1. Great insight! It has everything to do with honesty and integrity, or as Mufasa would put it, becoming who you are.

  2. I brought up religion while socializing with a diverse group of people in my training class last week. For a good 15 minutes we discussed why none of them ever talk about religion, even touching on the fact that some of them felt uncomfortable with it right then. Some Catholics, some Christians, some Agnostics…all adults, hiding portions of their deepest inner beliefs from those who mattered most to them.
    Not a single person in that room believed in any organized religion, yet only two of us refused to associate with the churches we were raised in. And even those two, myself included, we’re still scrambling to make sure pictures of that night didn’t include the beer we were drinking.
    Why? Why did so many of us have to pretend to want to attend church, pretend to believe, and pretend to never drink? A lifetime of trial and error had taught us that the majority of people who discovered the truth would react irrationally, causing more pain than living a lie would. The majority of our loved ones hadn’t earned the trust that revealing such a “slap in the face” requires. That’s sad, and I’m certainly not going to contribute to it anymore.

    • Solid response – Ya, it definitely puts some strain on relationships at first, and showing who we are begins with those we trust first. Then, I think, as we gain more pride for who we are and what we stand for, it becomes more and more natural just to be ourselves and let people take it or leave it – hopefully the former, but sometimes not. Even with with Whicker Grandparents I’ve been casually open about myself and it has been more natural, and I feel I have a much better relationship with them since . . . I was missing out on that for years before.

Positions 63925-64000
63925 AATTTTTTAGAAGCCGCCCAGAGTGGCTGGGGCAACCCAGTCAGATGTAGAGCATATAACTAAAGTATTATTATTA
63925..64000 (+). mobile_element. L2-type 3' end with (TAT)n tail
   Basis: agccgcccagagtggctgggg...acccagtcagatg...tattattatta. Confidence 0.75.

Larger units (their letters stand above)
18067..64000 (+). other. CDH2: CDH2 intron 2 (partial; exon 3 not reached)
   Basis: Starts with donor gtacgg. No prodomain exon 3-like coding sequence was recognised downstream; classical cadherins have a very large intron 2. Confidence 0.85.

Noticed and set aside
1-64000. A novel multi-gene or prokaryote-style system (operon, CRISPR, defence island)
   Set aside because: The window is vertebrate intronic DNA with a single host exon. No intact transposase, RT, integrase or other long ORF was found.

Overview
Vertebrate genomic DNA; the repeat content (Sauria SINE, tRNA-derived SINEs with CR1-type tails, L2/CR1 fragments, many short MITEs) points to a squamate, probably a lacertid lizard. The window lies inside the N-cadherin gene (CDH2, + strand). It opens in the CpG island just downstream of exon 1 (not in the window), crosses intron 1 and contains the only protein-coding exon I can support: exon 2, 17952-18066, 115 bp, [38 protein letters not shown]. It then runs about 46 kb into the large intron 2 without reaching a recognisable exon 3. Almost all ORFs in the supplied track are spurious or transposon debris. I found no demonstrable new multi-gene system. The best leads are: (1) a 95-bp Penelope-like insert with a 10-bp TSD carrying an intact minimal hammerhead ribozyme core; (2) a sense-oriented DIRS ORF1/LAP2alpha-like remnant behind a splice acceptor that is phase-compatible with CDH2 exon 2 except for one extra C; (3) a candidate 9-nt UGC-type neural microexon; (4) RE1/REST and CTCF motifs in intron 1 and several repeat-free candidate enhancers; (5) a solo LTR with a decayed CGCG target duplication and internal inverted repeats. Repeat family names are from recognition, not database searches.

3. I completely agree. I can’t tell you how much I have valued my relationships that are built off of these principles! My relationship with you, Nate, Buddy, my Mom and Toni are all pretty solidly founded upon them.

    I also feel it has to do a LOT with maturity.

    I am fortunate enough to have several loved ones I’m able to share this dynamic with, and welcome even more as they happen! Great post Jeff.

    • Gracias senor! Maturity is huge! And often I don’t think we give people enough credit for how mature they are, and just ASSUME they’ll have a problem with us being open.

  4. Good thoughts for pondering. Because you are secure within yourself, Jefferson, and because you are coming from love and honest curiosity and RESPECT for others’ right to believe differently than you do… people are comfortable and more able to consider your words without being defensive themselves. A person who comes from a defensive place (often manifested by in-your-face “I’m right, you’re stupid”) isn’t going to succeed in honest relationships because a) others will not perceive that the relationship is important to them; and b) the other person’s already gone. I honor your way.

    After thinking alot about what you’ve written — and, of course, realizing how handicapped I, and my relationships, have been in the past because I didn’t feel confident, or believe myself to be free, about being totally honest — I’d like to add a couple of thoughts.